Thunder in the court
A land claim provided the inspiration for a play about the Yorta Yorta's fight with the system, writes John Gascoigne.
Andrea James is a bridge among islands. As artistic director of the Melbourne Workers Theatre, she helps stage plays in workplaces and halls, allowing workers and ethnic communities to tell their stories through drama.
A Brahman-caste great-great-grandfather, a Polish mother who married a Yorta Yorta man, and some variegations in the family melting pot in between have given James a European appearance. But, at 36, her spirit and identity are firmly with the few thousand survivors of the Yorta Yorta people who, for millennia, were based along the Murray and Goulburn rivers.
James grew up with the stories of her grandfather, Rupert Shadrach James, who was born on the state-run Cummeragunja reserve, downriver from Echuca, and in the 1930s moved to a Yorta Yorta settlement of tin shanties beside the Goulburn River at Mooroopna, known as the Flat, where his people eked a living from the land.
It's where her father, Lynn, and his five brothers grew up, not far from her people's Rumbalara co-operative, which provides services to Aborigines around the Goulburn Valley. "Dad would recall how the Aboriginal women swept the dirt floors and sprinkled water on them 'til they shone. It was a hard life, but people who lived through it remember it as a good time."
Problems began with the first contact with white settlers in the Murray Valley in the 1840s, when Edward Curr and his brother were canoed, Trojan horse fashion, by Yorta Yorta men into their own lands along the Murray. The Currs squatted on the land before claiming it permanently from the Crown in Melbourne - a process not open to Aborigines until the 1980s.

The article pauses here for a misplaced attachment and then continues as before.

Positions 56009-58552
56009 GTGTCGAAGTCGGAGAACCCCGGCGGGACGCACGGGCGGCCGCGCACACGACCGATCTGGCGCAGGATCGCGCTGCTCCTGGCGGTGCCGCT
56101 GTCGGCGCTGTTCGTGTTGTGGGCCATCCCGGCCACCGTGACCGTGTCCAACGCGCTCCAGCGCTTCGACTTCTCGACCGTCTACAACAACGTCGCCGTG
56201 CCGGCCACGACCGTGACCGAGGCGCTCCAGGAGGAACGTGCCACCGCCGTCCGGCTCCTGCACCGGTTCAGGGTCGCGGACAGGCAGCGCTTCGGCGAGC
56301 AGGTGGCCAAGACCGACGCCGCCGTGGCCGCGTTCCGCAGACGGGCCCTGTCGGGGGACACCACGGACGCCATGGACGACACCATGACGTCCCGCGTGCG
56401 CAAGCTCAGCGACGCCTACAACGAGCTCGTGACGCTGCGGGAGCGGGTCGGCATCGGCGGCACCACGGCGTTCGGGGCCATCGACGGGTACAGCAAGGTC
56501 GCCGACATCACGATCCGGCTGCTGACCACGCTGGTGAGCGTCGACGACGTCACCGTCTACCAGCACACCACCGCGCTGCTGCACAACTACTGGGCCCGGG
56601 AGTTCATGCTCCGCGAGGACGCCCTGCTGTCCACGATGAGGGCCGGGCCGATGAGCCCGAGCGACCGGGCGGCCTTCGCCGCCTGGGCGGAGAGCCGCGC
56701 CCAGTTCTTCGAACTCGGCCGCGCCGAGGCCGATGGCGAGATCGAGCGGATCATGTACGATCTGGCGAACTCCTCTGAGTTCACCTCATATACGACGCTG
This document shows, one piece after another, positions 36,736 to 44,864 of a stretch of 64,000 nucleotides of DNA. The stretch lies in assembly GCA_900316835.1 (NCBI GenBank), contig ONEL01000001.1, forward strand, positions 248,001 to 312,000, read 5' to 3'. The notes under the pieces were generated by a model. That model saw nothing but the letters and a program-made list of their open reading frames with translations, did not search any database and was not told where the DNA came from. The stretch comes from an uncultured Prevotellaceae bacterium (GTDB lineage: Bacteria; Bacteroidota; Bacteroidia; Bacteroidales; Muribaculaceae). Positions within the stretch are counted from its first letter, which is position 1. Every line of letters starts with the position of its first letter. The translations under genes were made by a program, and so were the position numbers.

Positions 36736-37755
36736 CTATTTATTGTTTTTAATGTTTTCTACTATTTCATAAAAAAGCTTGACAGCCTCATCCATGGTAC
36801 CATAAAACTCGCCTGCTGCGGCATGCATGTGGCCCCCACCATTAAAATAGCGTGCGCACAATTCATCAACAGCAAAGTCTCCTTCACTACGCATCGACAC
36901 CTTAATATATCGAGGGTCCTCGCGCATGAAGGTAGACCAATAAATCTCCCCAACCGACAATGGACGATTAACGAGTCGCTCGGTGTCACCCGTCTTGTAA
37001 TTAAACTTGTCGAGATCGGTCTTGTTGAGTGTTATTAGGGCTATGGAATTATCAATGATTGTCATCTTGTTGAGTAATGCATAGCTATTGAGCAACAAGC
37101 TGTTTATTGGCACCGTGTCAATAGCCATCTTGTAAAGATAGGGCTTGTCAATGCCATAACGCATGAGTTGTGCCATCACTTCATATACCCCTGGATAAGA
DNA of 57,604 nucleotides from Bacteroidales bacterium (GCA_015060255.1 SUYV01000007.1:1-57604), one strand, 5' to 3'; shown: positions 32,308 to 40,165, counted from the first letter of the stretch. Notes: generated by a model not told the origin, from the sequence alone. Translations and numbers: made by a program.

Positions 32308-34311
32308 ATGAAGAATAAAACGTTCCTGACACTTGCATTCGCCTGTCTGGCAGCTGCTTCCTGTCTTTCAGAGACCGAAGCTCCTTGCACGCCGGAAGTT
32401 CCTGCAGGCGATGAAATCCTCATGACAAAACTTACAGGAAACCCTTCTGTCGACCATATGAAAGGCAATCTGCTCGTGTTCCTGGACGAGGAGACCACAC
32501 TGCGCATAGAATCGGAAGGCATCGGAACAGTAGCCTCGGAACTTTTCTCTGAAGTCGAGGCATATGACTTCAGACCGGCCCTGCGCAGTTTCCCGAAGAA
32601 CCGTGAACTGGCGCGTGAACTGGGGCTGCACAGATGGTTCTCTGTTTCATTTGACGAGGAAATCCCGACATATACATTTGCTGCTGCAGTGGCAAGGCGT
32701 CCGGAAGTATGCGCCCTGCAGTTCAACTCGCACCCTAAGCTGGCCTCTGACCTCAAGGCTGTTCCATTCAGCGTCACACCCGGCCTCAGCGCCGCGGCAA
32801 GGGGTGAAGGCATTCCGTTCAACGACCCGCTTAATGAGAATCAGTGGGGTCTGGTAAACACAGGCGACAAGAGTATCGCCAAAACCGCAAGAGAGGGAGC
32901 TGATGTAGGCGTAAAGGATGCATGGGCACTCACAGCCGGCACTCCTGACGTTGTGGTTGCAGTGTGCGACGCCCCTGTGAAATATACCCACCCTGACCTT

I remember two women shaking their fists, saying 'It's not over'.
In 1874, Daniel Mathews, a missionary, set up the Maloga mission on land appropriated by Curr, about six kilometres downstream from what later became the Cummeragunja Aboriginal reserve, 30 kilometres west of Echuca.
While studying medicine and education at Melbourne University, T. S. James visited Brighton beach one evening and met a number of Yorta Yorta and Mathews. He volunteered his services at the mission, becoming its teacher, doctor, dentist and leader.
James was to have a profound influence on the first generation of Maloga leaders, including William Cooper, whom he taught in the acclaimed "scholars hut" at Maloga. He married Cooper's daughter, Aida, and set in train three subsequent generations, all of which have carried on the name of Shadrach James. "They've all had a larrikin streak," says James, who, if larrikinism equates to an anti-conservative energy, shares a little of the Shadrach streak.
Eleven years ago, the Yorta Yorta elders lodged a claim with the Federal Court seeking justice for the dispossession of their land. So began a protracted series of mediation sessions on traditional Yorta Yorta land at which, over a year - as part of an eight-year litigation in the Federal and High courts - James' and her people's hopes turned slowly to despair.